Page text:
Listen: Mondo Generator - 13th Floor
Lightning song is the only song on Rated R where a songwriting credit goes to David Catching.
Catching is the owner of the Rancho De La Luna studio where QOTSA recorded their debut album and where the majority of Homme’s Desert Session volumes have been recorded.
Catching also picks up credits for playing a whole variety of instruments across the album’s duration, including electric piano, lap steel and 12-string guitar.
As for the song itself, it’s a short, sedate number. Maybe not Rated R’s most memorable moment, but a welcome change of mood between the full-on Tension Head and the tense I Think I Lost My Headache.
I Think I Lost My Headache
Josh Homme has been quoted as saying that this, the closing track on Rated R, is his personal favourite on the album.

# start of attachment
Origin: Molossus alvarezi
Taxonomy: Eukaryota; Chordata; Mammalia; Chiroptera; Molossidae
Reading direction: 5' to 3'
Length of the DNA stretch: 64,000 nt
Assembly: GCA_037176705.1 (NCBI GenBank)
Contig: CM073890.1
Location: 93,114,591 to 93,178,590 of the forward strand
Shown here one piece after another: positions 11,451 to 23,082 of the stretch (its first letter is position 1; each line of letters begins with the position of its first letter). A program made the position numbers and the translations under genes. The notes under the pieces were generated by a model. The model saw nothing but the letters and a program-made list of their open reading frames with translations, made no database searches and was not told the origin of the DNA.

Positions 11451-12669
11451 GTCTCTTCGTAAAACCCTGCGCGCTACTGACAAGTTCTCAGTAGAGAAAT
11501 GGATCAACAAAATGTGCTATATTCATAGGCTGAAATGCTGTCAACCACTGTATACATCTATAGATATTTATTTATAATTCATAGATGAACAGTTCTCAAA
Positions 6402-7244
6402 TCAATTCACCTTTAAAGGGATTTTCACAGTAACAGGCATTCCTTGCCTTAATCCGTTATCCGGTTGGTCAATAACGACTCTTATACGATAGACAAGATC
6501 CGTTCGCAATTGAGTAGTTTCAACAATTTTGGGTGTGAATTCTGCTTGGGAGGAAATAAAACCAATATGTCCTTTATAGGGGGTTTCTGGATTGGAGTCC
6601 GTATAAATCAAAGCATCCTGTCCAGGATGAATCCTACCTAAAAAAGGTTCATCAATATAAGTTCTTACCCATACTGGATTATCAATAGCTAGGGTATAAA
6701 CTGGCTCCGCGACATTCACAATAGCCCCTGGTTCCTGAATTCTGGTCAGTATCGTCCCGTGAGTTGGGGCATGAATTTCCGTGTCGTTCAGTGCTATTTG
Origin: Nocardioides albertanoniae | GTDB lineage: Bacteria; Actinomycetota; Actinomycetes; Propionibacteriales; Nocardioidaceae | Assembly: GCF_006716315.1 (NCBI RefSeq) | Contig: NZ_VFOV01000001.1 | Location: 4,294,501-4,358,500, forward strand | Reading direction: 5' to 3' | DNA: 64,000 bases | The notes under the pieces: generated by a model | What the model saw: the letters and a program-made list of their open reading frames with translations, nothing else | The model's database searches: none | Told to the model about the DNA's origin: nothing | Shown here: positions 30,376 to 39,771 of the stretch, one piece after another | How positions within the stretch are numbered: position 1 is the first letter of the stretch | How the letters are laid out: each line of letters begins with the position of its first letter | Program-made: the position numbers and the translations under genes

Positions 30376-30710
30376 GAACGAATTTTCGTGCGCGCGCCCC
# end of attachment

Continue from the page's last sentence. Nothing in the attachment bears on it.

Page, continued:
Personally we love this one for the two minute horn outro- where the grungy riffs eventually drop out to leave just this discordant brass section to finish the album off.
Homme has been known to state that I Think I Lost My Headache is meant to evoke a sense of paranoia, and those eerie horns certainly seem to leave us with that impression. It’s a classic ending to an album; we don’t think you could find a better way to round-off an album like Rated R than this.
Bonus tracks/ verdict
In terms of bonus content, this reissue of Rated R comes with a hand-full of b-sides, unreleased tracks and a live set from Reading Festival in 2000.
The studio tracks are a bit of a mixed bag. Ode To Clarissa will be familiar to anyone who picked up an original vinyl copy of Rated R, as it was a bonus track there too, and it’s a pretty good, classic QOTSA sounding number.